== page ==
Massachusetts Democrats Would Rather Punish Our State’s Homeless Population Than Fix The Migrant Crisis

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Massachusetts has a migrant problem, in part, thanks to its well-intentioned Dukakis-era right-to-shelter law.

As Bay State lawmakers try to balance their desire to help people coming from less-than-ideal circumstances from poor countries and helping the citizens of the Commonwealth, however, the majority party is, unfortunately, taking the wrong approach.

As Democrats on Beacon Hill attempt to change this law, they must remember that they should not kick our state’s downtrodden citizens, including veterans, out into the cold.

Unfortunately, Democratic lawmakers on Beacon Hill refuse to implement a Republican proposal to limit emergency shelters to those who have lived at least six months in Massachusetts. That means people from all over the world, including illegal immigrants, can come here and immediately get taxpayer-funded shelter, which can include hotels and motels. This has also raised demand for hotels and motels, driving them to jack up rates and demand long-term renters pay weekly, rather than daily; and this has driven people to homelessness.

It’s proving to be a fiscal burden. The state budgeted about $325 million for its shelter system for fiscal year 2024 but is expected to spend more than $900 million on it this fiscal year and next fiscal year, according to MassLive. This unexpected cost also contributed to $375 million in current-fiscal-year 9C emergency budget cuts enacted by Governor Maura Healey in January which, among other things, decreased funding to more than 30 fire departments statewide.

It may also explain why Healey wants to allow municipalities to raise their meal taxes, hotel taxes, and motor vehicle excise taxes. Doing so would give them an easier avenue to raise revenue without depending on as much local aid from Beacon Hill.

So what do Democrats want to do about it? Governor Healey enacted a 7,500 family cap to the state’s emergency shelter system in October 2023, creating a waiting list for those who want emergency housing.

And the waitlist isn’t only for migrants. About half of the 729 families on the waitlist for emergency shelter last month were migrants — and migrants were about half of the 7,500 families in the shelter system, according to Boston 25. That means hundreds of families from Massachusetts were on waiting lists for emergency shelter because thousands of non-citizen families were using the system. 

That’s not to demonize people who have come to America in search of a better life. However, it is to say this law should prioritize taking care of its citizens, rather than pouring in money for non-citizens as the state cuts fire department budgets and considers tax increases to fund something that not even Vermont or California does.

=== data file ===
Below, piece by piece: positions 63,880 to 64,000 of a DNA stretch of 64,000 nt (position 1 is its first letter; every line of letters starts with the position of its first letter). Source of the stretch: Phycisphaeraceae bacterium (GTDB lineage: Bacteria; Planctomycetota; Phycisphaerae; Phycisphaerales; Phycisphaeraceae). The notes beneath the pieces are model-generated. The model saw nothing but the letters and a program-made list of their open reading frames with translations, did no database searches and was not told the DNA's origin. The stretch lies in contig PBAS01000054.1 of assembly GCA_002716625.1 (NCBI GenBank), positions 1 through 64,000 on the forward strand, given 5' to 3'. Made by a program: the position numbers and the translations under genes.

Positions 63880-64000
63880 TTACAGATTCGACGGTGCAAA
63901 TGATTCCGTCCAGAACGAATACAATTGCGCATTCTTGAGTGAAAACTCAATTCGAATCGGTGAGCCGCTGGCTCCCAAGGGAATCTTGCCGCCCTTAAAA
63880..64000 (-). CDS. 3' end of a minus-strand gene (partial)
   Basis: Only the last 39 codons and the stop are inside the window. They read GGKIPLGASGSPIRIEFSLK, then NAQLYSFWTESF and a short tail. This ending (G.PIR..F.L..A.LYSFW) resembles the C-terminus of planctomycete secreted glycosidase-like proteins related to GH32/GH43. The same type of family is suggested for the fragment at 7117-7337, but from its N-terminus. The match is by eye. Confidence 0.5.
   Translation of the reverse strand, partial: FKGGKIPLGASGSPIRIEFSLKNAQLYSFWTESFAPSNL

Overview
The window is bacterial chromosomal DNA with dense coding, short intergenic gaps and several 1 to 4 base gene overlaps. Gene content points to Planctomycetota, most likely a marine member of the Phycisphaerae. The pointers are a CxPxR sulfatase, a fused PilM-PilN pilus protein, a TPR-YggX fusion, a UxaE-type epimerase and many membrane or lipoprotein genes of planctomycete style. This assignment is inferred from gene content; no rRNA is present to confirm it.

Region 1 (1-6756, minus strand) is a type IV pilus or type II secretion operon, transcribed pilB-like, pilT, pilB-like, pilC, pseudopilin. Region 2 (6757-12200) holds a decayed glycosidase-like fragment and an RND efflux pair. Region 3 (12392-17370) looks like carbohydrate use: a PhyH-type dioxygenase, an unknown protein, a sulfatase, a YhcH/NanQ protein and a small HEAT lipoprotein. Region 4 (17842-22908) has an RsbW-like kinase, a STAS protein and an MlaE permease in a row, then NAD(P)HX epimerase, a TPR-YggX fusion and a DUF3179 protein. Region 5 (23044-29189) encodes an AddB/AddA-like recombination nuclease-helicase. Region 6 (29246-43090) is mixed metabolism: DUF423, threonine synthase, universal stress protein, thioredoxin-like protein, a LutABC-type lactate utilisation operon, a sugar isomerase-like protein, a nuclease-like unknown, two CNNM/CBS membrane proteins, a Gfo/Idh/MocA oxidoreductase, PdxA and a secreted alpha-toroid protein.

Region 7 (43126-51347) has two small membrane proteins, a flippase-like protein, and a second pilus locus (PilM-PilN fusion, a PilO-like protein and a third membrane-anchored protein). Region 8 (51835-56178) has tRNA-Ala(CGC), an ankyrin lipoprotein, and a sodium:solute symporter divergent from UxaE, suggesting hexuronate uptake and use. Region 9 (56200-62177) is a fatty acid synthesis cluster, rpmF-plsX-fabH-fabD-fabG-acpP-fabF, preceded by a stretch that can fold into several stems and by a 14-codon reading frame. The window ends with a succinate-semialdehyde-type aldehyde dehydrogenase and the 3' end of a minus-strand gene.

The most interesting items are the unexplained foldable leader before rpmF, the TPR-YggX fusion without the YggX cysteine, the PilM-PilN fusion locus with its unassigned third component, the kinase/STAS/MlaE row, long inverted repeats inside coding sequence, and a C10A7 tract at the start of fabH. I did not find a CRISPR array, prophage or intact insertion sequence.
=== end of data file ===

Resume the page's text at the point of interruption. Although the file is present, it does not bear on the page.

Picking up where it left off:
So what’s the next proposed move on Beacon Hill? Cutting the maximum stay in the emergency shelter system down to nine consecutive months with the possibility of three extra months if one is in a job training program. Mind you, the average shelter stay is around 13 to 14 months, according to State House News Service

Yes, the Massachusetts House of Representatives passed a bill (H.4284) earlier this week, 121-33, that would pour another $245 million into the state’s emergency shelter system that would also theoretically shorten shelter stays for our citizens. 

So the Democratic solution to this problem is to kick our homeless citizens out of the state’s emergency shelter system to cut costs and bodies in the system.

That doesn’t solve our state’s homeless problem. That does nothing to address high housing costs, opioid abuse, domestic violence, or any unique life circumstances that result in Bay Staters falling on hard times. 

All it does is punish our state’s downtrodden.

So while we shouldn’t blame the migrants themselves for this problem, not even the illegal immigrants, we can point to the bleeding heart ideology that is hurting the taxpayers, first responders, and our state’s homeless population, all while creating a humanitarian crisis that has foreign nationals sleeping at Logan Airport and in hospitals.

Republicans on Beacon Hill have the solution to this problem — limit emergency shelters to people who have lived in Massachusetts at least six months. It would send a message to would-be migrants that Massachusetts’s welcome mat is — primarily — for its own people.

The problem is:  the Democrats won’t do it, even though they should. 


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